Whether you are a parent or not, you’ve likely had occasion to observe small children at play. At the very least, you must remember some elements of your own childhood when you were just filled with wonder and connection. Remember…? When kids are allowed the space and time to explore the world around them, they learn not what to think but how to think. I remember sitting in the field near my childhood home watching insects and other animals crawl, jump, and fly and being so driven by curiosity I just had to find out more about them. My sisters, friends, and I would spend hours playing together- telling stories, singing songs, dancing, skating, rolling down hills, staring at clouds, making snow-angels, drawing/painting pictures, being silly and laughing at each other and at ourselves. This is the core of how I learned about empathy, compassion, joy, and social connection among peers. My best memories of my parents and other adults are the moments when they let their guard down and just enjoyed being with me- when they saw me, heard me, and showed me their love. Most of these experiences occurred prior to my starting formal schooling and I don’t think that is an accident. Once I became a student of the dominant culture with the subsequent expectations of conformity, competition, and comparison as the primary drivers, my connected, carefree days were effectively over. Internal and external conflicts naturally followed.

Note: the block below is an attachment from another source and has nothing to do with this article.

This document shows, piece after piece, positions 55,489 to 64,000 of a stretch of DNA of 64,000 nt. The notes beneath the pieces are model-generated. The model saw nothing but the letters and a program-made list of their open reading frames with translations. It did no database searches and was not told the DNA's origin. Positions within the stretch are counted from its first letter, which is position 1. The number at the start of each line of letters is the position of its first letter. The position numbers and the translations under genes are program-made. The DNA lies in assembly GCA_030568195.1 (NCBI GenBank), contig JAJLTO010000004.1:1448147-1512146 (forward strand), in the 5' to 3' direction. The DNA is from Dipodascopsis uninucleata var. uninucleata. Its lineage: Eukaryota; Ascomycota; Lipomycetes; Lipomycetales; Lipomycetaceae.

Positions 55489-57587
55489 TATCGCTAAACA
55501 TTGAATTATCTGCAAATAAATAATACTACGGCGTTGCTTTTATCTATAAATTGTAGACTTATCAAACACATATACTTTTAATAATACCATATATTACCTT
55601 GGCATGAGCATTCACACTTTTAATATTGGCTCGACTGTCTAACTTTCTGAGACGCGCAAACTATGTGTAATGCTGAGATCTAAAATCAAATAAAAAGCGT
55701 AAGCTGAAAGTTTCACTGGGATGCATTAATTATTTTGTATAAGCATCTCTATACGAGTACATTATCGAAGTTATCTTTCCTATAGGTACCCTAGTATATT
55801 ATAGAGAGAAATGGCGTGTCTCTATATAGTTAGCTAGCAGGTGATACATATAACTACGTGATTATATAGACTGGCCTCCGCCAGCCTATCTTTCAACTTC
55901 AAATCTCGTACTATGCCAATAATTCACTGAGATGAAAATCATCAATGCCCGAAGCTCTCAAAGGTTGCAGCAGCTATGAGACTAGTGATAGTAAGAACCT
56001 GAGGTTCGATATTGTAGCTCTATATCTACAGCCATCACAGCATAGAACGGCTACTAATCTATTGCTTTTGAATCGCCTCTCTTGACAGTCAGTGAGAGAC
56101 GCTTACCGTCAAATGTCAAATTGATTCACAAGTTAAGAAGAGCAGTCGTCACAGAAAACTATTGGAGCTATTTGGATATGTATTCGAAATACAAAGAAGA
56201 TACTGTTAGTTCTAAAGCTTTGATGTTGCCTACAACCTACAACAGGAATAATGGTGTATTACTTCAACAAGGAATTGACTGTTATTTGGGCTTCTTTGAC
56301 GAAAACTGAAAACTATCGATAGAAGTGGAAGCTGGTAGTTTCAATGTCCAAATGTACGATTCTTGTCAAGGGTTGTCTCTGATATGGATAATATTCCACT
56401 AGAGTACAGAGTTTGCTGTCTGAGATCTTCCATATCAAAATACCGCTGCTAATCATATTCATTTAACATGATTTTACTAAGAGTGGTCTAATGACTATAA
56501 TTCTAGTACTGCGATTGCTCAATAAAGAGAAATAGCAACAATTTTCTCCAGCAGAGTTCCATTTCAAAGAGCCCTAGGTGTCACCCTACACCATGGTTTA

As an adult, I have formed and maintained relationships with many young people. In my experience, they have been invariably curious, passionate, creative, engaged, and motivated- NOT BY SCHOOL-but by authentic experiences in relationship with others who care about them. If anything, the imposition of rules and processes that are unnatural and counter to the way we actually learn have been major barriers to their education and fruition of their unique and collective gifts and talents. I believe the only way we will move in the direction of a world that works for all of us is by truly listening to our kids and recognizing the value of their idealistic imaginations in co-creating the world we want- the world our hearts know is possible. Our children and future generations of all species deserve no less.

I’ll close with a quote from Albert Einstein, who is regarded by many as one of the most intelligent and accomplished human beings ever:

“The most beautiful thing we can experience is the mysterious. It is the source of all true art and science. He to whom the emotion is a stranger, who can no longer pause to wonder and stand wrapped in awe, is as good as dead —his eyes are closed…”

Thank you for your consideration.